The profusion of fancy flavours for ice cream is getting out of control: what's wrong with good old vanilla, anyway?
Amid a rainbow of flavours, I am still frozen in the past
On a hot day in Singapore not long ago, a friend took me to an ice cream shop that she had been raving about. Island Creamery presented us with a smorgasbord of flavours - milo, chendol, teh tarik and others. But something was missing. What happened to plain old vanilla?
As any child today knows, the ice cream of the 21st century comes in a kaleidoscope of choices. In India, kulfi ice creams with saffron, pistachios and mango are hugely popular. In Pakistan, Iran and Bangladesh, falooda made with vermicelli, tapioca pearls, milk cream and ice is slurped down all summer long.
And modern innovations have made their mark on this favourite desert. Dippin' Dots, for instance, uses liquid nitrogen instead of conventional freezing methods to give its multicoloured pebbles an ice cream-like texture. And the UAE's Al Ain Dairy uses camel-milk flavoured with rose water for its ice creams, a healthy - if acquired - taste.
There was a time when manufacturers showed some restraint when it came to this age-old confection. Not any more.
Today's new flavours begin at the other end of the taste spectrum. Red chilli ice cream? Why not? Olives? The more the merrier. In this environment, green tea ice cream seems almost passé. Some Chinese, apparently, even like fish-flavoured ice cream.
What bugs me is that in the race to innovate, ice-cream makers are ignoring its hallowed history. Why mess with 3,000 years of tradition and create flavours that have no connection with the past?
The first ice creams were elegant in their simplicity. Persians poured pomegranate juice into bowls and sunk them into snow. During the summer months, mountains of ice would be stored in the underground chambers of domed structures called yakhchal, or ice-pits, used to cool fruit juices.
The Chinese used ice to cool mixtures of rice, milk and fruits as early as 200BC. When the Mughals arrived in India, they had relays of horsemen bring ice from the Hindu Kush mountains to satisfy their penchant for ice cream. One can only imagine fleet-footed horses with dripping ice tearing through the mountains and valleys to ensure that their cold cargo reached Emperor Akbar in Delhi.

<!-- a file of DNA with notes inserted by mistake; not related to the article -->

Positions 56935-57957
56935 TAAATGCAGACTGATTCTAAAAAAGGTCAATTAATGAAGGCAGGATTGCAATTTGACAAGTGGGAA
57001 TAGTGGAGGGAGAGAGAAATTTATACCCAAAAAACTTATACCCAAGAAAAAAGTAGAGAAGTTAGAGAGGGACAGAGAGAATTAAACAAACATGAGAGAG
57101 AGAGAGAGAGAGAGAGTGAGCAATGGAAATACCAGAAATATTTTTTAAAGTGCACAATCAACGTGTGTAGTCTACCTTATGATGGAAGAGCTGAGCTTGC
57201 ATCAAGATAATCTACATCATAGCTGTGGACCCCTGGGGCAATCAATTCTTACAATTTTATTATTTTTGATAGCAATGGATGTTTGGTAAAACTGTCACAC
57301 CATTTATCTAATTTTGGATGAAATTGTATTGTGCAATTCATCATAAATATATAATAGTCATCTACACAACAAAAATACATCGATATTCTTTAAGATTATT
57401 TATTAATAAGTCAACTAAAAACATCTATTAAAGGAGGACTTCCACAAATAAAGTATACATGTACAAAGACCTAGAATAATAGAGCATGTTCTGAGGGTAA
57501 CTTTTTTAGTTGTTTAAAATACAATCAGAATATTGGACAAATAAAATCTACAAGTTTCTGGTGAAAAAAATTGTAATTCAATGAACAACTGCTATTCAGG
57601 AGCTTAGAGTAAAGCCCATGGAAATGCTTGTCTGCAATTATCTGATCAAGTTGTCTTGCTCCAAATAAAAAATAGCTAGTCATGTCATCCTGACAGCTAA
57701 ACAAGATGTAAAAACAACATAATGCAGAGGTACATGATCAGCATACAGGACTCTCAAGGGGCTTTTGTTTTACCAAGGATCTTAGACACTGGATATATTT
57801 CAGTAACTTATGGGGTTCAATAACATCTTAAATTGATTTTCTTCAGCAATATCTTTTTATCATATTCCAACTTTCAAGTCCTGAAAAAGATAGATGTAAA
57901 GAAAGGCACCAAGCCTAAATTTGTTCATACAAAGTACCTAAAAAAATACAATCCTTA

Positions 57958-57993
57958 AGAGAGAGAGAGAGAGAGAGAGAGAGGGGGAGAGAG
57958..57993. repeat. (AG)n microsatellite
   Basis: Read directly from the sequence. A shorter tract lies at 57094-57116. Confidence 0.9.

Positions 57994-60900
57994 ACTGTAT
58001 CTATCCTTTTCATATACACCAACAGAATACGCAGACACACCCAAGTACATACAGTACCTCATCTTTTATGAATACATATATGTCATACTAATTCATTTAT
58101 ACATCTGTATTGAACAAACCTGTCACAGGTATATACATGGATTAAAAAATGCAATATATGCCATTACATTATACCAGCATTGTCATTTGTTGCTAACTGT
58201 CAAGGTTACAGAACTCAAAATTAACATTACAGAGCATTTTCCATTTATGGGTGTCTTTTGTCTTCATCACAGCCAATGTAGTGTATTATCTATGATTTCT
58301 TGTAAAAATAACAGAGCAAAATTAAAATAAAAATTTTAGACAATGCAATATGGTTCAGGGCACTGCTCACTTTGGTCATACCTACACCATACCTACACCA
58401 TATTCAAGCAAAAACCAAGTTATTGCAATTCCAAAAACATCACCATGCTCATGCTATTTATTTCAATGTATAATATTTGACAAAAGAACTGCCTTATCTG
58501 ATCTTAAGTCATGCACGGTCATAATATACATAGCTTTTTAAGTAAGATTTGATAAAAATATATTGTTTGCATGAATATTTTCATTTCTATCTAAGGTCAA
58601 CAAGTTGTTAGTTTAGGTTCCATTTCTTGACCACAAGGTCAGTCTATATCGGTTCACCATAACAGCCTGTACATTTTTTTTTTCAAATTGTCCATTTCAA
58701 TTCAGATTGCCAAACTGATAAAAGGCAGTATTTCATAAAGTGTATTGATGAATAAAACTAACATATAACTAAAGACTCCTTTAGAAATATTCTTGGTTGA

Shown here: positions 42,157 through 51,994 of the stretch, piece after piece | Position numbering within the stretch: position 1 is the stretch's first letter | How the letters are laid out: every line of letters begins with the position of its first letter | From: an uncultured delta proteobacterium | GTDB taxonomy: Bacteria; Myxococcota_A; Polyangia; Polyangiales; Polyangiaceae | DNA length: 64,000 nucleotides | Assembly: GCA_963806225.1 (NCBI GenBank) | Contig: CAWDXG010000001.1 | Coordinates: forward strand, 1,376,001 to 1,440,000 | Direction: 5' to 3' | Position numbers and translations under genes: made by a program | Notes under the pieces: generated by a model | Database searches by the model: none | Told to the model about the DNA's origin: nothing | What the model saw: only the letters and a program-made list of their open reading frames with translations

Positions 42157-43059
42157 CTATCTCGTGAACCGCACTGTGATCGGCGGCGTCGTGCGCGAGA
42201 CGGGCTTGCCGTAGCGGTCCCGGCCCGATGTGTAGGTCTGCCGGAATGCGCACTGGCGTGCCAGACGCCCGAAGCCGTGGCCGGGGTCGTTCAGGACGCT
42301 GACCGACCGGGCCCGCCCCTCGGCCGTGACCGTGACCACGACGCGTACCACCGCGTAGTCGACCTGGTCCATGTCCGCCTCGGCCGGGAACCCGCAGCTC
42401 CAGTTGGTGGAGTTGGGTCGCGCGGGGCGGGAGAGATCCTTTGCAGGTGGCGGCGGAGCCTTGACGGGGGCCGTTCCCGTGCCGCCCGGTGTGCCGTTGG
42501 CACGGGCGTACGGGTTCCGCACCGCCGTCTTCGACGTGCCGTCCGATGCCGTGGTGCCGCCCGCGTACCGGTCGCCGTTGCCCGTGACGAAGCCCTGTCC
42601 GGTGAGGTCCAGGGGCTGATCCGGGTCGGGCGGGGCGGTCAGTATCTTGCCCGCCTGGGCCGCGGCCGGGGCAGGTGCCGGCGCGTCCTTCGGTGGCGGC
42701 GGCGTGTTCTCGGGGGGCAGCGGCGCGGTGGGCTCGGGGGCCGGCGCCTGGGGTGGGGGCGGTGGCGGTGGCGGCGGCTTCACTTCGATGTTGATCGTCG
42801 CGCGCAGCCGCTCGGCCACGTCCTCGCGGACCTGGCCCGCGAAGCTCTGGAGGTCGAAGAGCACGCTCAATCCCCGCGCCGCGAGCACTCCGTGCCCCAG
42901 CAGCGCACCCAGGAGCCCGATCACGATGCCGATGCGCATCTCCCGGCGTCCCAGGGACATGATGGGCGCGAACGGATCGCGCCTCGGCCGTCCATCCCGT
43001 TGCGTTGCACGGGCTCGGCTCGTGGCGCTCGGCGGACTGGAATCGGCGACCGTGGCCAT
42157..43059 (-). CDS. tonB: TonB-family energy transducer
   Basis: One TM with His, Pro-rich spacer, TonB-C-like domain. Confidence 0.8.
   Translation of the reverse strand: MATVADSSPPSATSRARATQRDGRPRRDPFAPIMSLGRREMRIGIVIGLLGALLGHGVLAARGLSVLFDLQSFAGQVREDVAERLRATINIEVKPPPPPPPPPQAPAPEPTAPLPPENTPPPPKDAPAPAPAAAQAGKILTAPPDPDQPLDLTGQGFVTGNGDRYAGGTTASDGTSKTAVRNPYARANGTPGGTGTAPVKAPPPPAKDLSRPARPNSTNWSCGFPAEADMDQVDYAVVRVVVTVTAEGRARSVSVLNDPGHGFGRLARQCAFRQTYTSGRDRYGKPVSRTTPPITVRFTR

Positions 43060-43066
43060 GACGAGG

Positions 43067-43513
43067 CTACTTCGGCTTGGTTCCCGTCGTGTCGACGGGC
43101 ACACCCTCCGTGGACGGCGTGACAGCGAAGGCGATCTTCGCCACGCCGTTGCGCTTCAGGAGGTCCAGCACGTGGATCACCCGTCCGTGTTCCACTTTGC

Three hundred years before him, Kublai Khan is supposed to have enjoyed the cold sherbets passed on from his ancestors in Samarkhand.
The heart of the matter today is the balance between tradition and innovation.
There are two approaches: the evolutionary approach of gradual changes while maintaining a link, however tenuous, to history.
With most food, this is the approach that works. You definitely should not make mango ketchup, for instance. In order for a dish to be called ketchup, it has to have some connection with the humble tomato.
Similarly, for a dish to be called ice cream, it should conform to certain conventions: it should be rich, creamy, ice cold and have a certain sweetness. This is why bitter ice cream is an oxymoron in my view.
Not all agree with this thesis. The revolutionaries, for instance, believe that innovation requires a clean break with the past. They are the ones propagating red chillies and sour lemons as flavours. The sad part, for purists like me, is that they are gaining ground.
There are many ways to cool off on a hot summer day. Jumping into the pool is one. Sweating it off with some hot tea is an eastern approach. Eating ice cream is a third, and to in my mind, the most pleasurable.
As an avowed fanatic, my hope is that the revolutionaries in food science will stay away from my ice cream. A proper ice cream should be eaten in a cup and contain one, maybe two, flavours and no superfluous ingredients.
Try it and see. You may become a convert to the purist theory of the culinary form.
Shoba Narayan is a journalist based in Bangalore and the author of Monsoon Diary